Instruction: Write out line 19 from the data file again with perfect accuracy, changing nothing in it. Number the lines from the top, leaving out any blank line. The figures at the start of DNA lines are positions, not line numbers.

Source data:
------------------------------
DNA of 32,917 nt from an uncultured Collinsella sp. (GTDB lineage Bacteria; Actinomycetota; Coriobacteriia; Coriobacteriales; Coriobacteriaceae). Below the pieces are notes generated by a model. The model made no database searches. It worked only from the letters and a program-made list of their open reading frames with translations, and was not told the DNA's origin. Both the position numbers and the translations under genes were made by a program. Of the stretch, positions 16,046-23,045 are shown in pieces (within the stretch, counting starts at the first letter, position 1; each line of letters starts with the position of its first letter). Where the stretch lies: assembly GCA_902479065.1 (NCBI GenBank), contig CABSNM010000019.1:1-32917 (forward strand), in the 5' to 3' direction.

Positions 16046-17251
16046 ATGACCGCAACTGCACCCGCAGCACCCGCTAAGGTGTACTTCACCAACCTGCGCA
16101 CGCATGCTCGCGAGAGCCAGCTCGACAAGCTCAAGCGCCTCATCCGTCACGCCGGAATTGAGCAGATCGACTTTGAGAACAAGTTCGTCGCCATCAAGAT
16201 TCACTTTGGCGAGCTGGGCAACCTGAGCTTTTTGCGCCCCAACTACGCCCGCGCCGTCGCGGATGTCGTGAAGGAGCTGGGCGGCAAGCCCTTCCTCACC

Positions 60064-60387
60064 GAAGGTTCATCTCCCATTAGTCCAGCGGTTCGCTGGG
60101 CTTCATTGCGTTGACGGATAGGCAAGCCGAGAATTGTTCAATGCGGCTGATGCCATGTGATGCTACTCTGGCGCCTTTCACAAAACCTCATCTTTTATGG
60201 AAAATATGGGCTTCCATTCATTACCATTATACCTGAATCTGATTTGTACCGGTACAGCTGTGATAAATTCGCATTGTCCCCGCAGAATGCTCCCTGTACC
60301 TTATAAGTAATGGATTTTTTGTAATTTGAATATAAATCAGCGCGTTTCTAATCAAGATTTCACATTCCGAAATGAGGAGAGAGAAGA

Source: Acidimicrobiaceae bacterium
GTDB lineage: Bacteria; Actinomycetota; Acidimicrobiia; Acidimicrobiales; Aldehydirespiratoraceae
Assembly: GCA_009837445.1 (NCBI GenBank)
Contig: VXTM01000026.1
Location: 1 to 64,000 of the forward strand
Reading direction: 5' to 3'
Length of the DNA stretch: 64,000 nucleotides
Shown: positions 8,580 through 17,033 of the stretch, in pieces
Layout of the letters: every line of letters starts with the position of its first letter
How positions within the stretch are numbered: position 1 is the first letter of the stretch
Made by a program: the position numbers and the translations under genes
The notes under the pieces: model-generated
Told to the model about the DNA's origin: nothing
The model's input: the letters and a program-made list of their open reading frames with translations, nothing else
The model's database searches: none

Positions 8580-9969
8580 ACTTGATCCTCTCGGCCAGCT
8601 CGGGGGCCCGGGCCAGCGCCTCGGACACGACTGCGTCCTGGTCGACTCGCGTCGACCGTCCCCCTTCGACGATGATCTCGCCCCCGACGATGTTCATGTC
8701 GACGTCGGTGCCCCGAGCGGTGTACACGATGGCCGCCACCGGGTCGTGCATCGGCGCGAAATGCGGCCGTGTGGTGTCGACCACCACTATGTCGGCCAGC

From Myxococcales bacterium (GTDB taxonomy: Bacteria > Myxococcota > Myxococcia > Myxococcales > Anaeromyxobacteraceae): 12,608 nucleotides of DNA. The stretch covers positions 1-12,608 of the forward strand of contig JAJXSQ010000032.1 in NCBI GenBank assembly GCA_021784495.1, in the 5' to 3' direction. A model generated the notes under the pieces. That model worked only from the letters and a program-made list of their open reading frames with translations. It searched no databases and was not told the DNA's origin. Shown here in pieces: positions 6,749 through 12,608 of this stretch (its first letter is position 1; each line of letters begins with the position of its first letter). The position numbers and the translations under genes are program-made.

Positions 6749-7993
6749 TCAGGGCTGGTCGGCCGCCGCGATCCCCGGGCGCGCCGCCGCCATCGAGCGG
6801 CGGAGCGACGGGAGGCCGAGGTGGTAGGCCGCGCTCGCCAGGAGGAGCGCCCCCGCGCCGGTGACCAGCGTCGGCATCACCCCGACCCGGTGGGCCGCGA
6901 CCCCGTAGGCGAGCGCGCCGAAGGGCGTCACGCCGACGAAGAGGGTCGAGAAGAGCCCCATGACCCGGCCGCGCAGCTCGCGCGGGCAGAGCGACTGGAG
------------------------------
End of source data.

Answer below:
Layout of the letters: every line of letters starts with the position of its first letter